I look at big firms like Mars because that is a family firm and I’m thinking about how can I grow my family business into something bigger and if nothing else make my and my children’s lives easier…

When I am a grandfather, I can sit back there and be surrounded by my grandchildren and not have to worry about money, not have to worry about work. This is why I like Edge; you put something in place and it works and it’s brilliant.

Speaking of Edge, how has the platform helped you during this pricing strategy?

It’s controlled all of my pricing decisions. 100%. When I look at Edge, I will look at the margin I’m making, and if a tanker comes in, I can see what margin we’re actually making.

It’s actually enabled me to make a significantly better margin. And doing these huge volumes on it has just been amazing!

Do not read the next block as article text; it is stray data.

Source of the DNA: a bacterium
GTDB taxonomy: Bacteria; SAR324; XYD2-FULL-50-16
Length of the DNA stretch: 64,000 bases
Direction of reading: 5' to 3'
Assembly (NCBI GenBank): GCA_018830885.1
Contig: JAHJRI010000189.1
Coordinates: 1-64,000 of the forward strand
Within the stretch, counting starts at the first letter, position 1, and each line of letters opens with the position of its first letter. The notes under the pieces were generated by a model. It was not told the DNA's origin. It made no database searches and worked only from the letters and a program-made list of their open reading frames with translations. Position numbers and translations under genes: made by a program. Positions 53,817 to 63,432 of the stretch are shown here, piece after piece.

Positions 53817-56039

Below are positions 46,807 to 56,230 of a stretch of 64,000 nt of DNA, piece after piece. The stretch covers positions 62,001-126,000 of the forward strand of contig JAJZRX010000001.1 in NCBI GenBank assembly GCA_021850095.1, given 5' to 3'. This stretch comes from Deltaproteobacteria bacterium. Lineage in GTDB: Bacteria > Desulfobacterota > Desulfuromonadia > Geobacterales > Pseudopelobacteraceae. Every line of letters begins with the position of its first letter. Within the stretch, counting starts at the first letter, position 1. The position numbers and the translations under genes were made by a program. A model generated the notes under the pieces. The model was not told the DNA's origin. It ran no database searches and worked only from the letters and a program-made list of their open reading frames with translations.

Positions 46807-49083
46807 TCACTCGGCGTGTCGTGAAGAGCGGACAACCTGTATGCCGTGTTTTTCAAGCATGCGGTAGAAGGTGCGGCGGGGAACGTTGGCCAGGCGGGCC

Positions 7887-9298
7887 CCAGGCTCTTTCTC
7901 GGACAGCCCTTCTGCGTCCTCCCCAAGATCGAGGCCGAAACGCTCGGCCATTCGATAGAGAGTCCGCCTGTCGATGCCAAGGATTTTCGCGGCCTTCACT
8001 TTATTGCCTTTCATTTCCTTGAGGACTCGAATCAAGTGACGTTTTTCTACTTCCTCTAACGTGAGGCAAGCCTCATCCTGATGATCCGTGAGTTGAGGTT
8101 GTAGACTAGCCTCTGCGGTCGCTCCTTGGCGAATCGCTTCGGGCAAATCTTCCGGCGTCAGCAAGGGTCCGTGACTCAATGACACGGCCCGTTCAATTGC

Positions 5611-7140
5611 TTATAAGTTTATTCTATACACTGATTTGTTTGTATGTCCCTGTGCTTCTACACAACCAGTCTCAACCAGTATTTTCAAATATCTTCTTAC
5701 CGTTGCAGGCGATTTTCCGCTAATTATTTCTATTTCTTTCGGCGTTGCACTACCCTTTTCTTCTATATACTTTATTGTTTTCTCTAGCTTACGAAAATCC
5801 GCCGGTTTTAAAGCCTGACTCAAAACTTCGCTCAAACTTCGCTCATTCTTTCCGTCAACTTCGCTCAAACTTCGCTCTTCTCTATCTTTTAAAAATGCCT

Having Edge has completely changed my perceptions of what success can look like.

I look back at the margin we were earning before we signed up with Edge, and they are just laughable! If you look back at just that first week of this current strategy, it’s triple or quadruple the margins we were.

It‘s just really enabled us to start breaking record after record. Once we break one record, within seven days, we’re breaking another record.

It’s amazing to hear that you’re breaking records in this very volatile market! Any advice to other retailers in this climate that are struggling with volatility and cost prices?

Well, as I mentioned earlier, I think first and foremost look at your forecourt from a customer point of view.